really helps anyway. If there is blame it was (yet again) for generating
    a debate at cross-purposes and Miliband should share some of it. This is
    not to accuse him of being less than whole-hearted in his efforts – he
    obviously really was – but he was opaque and half-hearted in his
    understanding of what he was really trying to do. Maybe blame his

    The lack of clarity that dogged the talks emerged as early day two when
    the “leaked Danish draft proposal” appeared. Although it didn’t specify
    by name that the principle it was presenting was for the global
    “Contraction and Convergence ” (C&C) of greenhouse gas [ghg] emissions,
    the figures it advanced obviously were: – to avoid an overall
    temperature rise of more than two degrees, global GHG emissions must
    contract by 50 per cent by 2050 within which time-frame the share from
    developed countries must contract by 80 per cent. These targets are an
    example of C&C and would effectively result in equal per capita
    emissions globally by 2050.

    Though Ed Miliband has now claimed that he knew nothing about this draft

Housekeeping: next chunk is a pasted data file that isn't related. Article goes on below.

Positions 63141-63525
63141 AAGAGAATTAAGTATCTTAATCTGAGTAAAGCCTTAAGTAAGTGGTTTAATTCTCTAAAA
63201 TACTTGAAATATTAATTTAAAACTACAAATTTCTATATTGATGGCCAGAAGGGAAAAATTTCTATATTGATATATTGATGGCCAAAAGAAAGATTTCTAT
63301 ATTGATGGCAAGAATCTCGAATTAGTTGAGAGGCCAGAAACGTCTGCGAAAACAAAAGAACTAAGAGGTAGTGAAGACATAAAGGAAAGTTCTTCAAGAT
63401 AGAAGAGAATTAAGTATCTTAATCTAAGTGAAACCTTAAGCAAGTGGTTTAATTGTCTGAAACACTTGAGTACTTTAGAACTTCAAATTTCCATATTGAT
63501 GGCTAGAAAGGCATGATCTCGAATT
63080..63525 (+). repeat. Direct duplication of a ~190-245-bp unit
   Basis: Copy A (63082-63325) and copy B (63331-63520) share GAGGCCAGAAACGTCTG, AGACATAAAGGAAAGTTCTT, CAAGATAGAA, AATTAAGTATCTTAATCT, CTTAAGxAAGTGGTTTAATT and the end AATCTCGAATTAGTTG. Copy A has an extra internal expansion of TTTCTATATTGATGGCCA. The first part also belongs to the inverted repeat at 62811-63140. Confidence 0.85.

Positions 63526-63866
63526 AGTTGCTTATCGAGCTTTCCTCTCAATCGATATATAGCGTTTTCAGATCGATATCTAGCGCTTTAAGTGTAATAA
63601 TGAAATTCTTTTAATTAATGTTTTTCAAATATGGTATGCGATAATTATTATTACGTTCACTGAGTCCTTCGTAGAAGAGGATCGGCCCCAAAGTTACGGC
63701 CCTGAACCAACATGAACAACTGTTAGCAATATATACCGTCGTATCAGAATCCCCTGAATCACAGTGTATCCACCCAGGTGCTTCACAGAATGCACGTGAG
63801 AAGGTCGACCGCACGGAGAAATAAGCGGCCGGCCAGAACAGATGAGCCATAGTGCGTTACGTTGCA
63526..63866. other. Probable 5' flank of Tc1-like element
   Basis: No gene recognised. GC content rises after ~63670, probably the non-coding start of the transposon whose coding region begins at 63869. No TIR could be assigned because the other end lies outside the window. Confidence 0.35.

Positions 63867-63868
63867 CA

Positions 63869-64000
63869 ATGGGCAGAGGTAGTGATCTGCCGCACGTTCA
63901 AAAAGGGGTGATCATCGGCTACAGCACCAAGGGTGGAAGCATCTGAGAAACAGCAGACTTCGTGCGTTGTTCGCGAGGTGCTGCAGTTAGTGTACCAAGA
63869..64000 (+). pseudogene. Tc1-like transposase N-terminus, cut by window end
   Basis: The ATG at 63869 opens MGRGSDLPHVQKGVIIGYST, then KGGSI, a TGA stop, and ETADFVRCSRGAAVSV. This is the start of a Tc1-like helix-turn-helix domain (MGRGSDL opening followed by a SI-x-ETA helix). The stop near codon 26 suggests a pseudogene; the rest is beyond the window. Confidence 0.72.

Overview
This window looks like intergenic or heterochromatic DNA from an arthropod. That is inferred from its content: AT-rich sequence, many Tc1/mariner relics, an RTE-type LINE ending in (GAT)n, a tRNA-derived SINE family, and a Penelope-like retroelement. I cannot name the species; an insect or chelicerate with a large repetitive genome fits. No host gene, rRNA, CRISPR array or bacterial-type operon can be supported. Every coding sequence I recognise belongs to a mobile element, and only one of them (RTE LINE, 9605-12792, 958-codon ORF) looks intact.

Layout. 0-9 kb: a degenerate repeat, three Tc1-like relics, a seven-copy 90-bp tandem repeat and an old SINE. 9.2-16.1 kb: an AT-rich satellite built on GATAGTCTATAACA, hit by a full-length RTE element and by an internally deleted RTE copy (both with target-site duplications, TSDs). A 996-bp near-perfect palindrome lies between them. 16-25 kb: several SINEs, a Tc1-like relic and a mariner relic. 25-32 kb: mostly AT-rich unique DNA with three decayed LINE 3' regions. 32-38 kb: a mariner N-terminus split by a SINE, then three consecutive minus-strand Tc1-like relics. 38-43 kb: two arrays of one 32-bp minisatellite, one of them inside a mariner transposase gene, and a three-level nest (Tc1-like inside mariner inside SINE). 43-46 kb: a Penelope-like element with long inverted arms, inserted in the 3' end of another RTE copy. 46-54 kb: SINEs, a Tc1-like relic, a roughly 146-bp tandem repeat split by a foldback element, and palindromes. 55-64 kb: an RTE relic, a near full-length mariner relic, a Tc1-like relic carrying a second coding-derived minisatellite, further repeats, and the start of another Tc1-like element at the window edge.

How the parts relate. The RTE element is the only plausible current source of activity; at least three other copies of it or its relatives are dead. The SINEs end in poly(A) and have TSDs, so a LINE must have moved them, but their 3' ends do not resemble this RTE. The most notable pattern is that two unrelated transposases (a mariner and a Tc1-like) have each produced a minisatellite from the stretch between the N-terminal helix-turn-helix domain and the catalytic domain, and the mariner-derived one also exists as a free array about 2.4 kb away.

proposal, these numbers are in fact precisely the global/UK emissions
    control figures in the UK Climate Act from a Department of which he is
    the Minister, so his claim of “ignorance” is baffling.

    Lord Adair Turner the Chairman of the Government’s Climate Change
    Committee [CCC] had confirmed in evidence to Parliament in February last
    year that the Climate Act was C&C, as “convergence to equal per capita
    emissions entitlements globally was the only proposition that was doable
    and fair”.

    With a calculating model to do the work, C&C was first formally proposed
    to the UNFCCC at COP-2 in 1996 by the Global Commons Institute. The C&C
    model will calculate any rate of global emissions contraction deemed
    necessary to meet the goal set by the UNFCCC for safe and stable
    concentrations of GHG in the atmosphere and any rate of convergence to
    equal per capita emissions entitlements within any rate of contraction,
    to satisfy the UNFCCC equity rationale.

    The results of this framework-based approach make a market for
    emissions-trading possible where the key points are [a] it is an